At the end of the Chinese historical epic Curse of the Golden Flower, tsunamis of soldiers wash down endless staircases and across field-size courtyards outside a 10th-century imperial palace. One army wears black armor, the other gold, and the very colors seem to be at war. It's as if Chinese director Zhang Yimou paints the battle scene with a palette of metal and bodies.
The climactic sequence resembles the final clash in The Two Towers and offers a vivid reminder of what Zhang can do with color. For two decades, the director and his cinematographers have presented some of the most vivid, hyper-real films being made, beginning with Red Sorghum in 1987. Time and again, Zhang Yimou does for primary colors what Hitchcock did with suspense scenes or Altman with overlapping dialogue. Zhang's shades and hues seem to color our dreams and can deepen our appreciation of what cinema can do.
In the first phase of his career, Zhang specialized in relatively small but rippingly entertaining tales of ordinary individuals -- usually women played by the beautiful Gong Li -- imprisoned by circumstances and thwarted in their attempts to escape. More recently, Zhang has dabbled with the wuxia genre, or martial arts epics, with Curse of the Golden Flower providing the third installment of a de facto trilogy, following the cerebral Hero and the lavishly emotional House of Flying Daggers.
The palace intrigue upstages the wire-work and fight scenes almost entirely in Curse of the Golden Flower, and at times Zhang seems as constricted by the courtly skullduggery as the film's Empress Phoenix (Gong Li, rejoining the director after a decade apart). Although adapted from a Chinese play from the 1930s, Curse's plot proves reminiscent of the Peter O'Toole/Katharine Hepburn film, The Lion in Winter. Both stories feature reunions of a royal family over a holiday, divided loyalties between three sons and high tensions between the ruler and his wife.
After an undefined separation, the Chinese Emperor Ping (Hong Kong action star Chow Yun-Fat) returns to his wife's palace to observe the pomp and ceremony of a Chrysanthemum Festival. Also back on the scene is the tough, long-absent Prince Jai (Jay Chou), who greets his father with a sword-fight sequence, both men so heavily armored they could be robots.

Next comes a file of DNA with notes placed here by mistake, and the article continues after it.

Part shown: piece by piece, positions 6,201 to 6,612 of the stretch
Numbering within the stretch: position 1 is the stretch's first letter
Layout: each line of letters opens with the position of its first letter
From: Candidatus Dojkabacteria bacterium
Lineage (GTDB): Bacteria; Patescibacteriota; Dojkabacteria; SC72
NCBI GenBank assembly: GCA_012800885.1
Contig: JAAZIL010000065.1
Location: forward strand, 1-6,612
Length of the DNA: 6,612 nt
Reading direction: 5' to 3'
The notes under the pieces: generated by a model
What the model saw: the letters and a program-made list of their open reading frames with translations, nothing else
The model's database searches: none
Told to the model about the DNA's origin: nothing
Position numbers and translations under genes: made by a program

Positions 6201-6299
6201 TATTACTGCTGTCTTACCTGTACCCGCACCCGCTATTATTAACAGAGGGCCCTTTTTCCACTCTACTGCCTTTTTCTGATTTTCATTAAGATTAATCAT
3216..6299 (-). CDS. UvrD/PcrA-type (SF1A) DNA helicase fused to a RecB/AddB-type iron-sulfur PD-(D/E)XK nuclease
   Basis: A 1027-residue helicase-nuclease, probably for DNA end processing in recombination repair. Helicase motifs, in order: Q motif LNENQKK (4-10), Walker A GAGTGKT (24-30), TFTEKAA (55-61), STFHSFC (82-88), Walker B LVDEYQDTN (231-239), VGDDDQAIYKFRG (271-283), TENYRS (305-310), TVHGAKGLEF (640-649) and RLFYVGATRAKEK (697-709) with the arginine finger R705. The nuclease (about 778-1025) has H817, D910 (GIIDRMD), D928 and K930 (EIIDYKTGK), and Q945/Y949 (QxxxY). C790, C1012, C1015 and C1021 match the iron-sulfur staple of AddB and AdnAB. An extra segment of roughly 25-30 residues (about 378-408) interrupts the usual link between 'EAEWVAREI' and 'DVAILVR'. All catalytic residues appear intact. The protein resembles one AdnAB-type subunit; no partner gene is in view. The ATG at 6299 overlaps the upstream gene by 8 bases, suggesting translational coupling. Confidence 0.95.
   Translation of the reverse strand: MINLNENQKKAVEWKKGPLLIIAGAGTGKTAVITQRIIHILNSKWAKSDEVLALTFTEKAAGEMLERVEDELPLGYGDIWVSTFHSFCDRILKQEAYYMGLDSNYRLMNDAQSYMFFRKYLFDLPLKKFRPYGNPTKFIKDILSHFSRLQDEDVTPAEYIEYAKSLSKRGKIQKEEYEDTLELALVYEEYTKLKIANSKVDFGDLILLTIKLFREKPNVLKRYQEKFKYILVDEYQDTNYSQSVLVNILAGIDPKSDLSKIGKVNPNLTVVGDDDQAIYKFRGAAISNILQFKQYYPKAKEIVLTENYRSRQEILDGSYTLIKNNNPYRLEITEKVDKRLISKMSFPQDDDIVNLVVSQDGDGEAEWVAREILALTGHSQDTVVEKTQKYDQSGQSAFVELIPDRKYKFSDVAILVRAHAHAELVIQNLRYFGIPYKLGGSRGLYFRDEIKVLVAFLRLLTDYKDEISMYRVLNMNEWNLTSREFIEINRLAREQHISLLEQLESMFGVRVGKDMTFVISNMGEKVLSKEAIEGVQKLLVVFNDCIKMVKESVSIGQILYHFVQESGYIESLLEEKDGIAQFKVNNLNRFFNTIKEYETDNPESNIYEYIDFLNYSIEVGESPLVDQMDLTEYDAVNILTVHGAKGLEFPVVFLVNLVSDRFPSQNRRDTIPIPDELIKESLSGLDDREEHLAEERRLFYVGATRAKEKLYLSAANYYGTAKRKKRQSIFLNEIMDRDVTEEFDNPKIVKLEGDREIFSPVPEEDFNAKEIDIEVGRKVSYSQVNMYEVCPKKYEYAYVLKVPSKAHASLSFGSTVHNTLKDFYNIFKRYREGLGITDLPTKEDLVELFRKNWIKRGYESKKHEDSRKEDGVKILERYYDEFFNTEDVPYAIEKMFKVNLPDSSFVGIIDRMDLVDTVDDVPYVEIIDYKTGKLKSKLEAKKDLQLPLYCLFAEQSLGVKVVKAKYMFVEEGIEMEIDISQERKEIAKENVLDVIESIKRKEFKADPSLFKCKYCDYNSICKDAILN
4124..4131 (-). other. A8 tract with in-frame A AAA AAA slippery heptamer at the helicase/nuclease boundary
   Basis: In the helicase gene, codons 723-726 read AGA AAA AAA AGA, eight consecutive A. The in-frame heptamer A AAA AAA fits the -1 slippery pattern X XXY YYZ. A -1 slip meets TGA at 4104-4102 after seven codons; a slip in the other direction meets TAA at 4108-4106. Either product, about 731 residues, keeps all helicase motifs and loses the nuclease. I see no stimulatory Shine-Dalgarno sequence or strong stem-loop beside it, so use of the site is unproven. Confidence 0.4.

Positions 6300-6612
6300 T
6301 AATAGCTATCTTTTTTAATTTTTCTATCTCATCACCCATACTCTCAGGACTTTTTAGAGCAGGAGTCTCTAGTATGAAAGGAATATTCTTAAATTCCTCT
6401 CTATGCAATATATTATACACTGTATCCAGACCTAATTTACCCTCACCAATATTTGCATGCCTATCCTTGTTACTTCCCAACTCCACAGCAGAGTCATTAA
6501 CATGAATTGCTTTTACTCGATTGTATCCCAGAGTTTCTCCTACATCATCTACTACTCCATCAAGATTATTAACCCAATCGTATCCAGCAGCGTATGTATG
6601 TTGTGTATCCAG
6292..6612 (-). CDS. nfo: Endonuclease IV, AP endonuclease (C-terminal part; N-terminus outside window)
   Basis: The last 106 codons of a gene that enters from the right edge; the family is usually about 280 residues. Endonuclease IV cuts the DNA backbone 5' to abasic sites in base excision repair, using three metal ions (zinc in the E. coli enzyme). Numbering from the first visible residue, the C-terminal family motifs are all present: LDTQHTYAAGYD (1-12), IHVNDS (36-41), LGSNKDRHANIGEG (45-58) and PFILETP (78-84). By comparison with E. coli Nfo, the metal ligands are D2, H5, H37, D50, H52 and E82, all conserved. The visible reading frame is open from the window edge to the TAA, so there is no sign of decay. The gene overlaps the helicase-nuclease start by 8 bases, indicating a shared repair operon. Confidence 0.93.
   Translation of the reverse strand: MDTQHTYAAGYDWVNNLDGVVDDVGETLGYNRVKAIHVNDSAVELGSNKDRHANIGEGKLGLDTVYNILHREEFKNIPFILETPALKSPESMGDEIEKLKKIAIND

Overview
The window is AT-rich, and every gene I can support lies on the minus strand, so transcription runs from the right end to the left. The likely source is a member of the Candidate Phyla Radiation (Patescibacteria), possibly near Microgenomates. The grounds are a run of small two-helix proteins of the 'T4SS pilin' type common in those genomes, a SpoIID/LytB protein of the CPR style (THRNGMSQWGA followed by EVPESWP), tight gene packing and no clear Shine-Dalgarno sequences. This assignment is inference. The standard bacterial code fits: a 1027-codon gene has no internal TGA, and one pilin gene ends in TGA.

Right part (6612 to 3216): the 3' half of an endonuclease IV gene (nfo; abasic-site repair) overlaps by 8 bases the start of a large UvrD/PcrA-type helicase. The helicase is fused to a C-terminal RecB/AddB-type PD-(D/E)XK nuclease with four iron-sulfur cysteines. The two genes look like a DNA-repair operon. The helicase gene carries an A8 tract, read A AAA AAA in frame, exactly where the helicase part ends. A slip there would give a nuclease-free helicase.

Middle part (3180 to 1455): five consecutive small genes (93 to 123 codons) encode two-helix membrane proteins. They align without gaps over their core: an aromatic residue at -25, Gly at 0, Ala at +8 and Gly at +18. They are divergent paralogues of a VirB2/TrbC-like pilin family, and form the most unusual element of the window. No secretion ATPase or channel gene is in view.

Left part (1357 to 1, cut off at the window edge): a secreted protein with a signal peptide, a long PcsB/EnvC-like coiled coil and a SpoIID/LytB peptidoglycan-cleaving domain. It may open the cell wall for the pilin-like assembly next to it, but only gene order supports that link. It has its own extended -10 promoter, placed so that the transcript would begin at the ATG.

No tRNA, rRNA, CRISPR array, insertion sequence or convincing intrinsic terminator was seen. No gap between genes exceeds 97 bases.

Closer to the empress is sensitive, passionate Crown Prince Wan (Liu Ye), son of the emperor's first wife, who's been having an affair with his stepmother. There's also a youthful third prince (Qin Junjie), whose innate innocence will be corrupted by the family scheming.
Curse's introductory scenes feature seemingly scores of female servants dressing and doing each other's hair with drill-team coordination. The film's most powerful impressions come not necessarily from the characters, but their royal surroundings, which include functionaries who roam the halls and ceremoniously announce every hour. Every visible surface seems to display some kind of impossibly intricate design etched in precious metal.
The empress "officially" suffers from anemia and tremors, but we soon discover that the emperor, for obscure reasons, has ordered her medicine spiked with a black fungus that erodes her mental faculties. Given the elaborate rites and choreographed servants involved with taking the medicine, it's almost as if the ritualized royal life is killing the empress, not just the poison. The sumptuousness is practically drowning her.
Gong Li played another woman jailed by luxury in Zhang's Raise the Red Lantern, and masterfully conveys the empress' barely contained desperation. The actress doesn't use the character's condition for a performance of showy symptoms, but conveys the difficulties of maintaining control in a culture and position that values propriety above all things.
Curse doesn't stint on melodramatic plot twists, however, including incest and treason. Wan two-times his mother with a young servant (Li Man), while a mysterious, scarred older woman (Chen Jin) reveals lurid, explosive family secrets. Occasionally, the conflicts erupt in gravity-defying fights, but the martial arts mostly seem like afterthoughts. The heart of the film lies in intimate confrontations in close quarters, and the fights seem to come from other films entirely.
In the most thoughtful martial arts epics, such as Crouching Tiger, Hidden Dragon and Yimou's House of Flying Daggers, the brawls and chases express feelings that characters otherwise can't contain, almost like the songs in a musical. Except for the final spectacle, the fights in Curse almost never have that emotional element.
Aspects of the emperor's character never seem resolved, either. Chow Yun-Fat may be better than the role deserves, giving a noble bearing and moments of tenderness to a despot who appears to be little better than a cruel schemer. Some of the emperor's most shocking decisions remain a mystery. Perhaps Zhang intends Curse to be an anti-authoritarian counterargument to Hero, which concluded with a morally questionable justification for tyranny.
Despite some sweetening with computer-generated images in the big battles, Curse of the Golden Flower feels like the product of a nation much older than our own, one that can count the age of households and families not just in generations, but in centuries. Perhaps the film's portrait of royal betrayals amid ancient, ornate surroundings would strike more of a chord in Europe than the United States. Curse of the Golden Flower seeks drama in personalities who don't so much shape history as are strangled by it.
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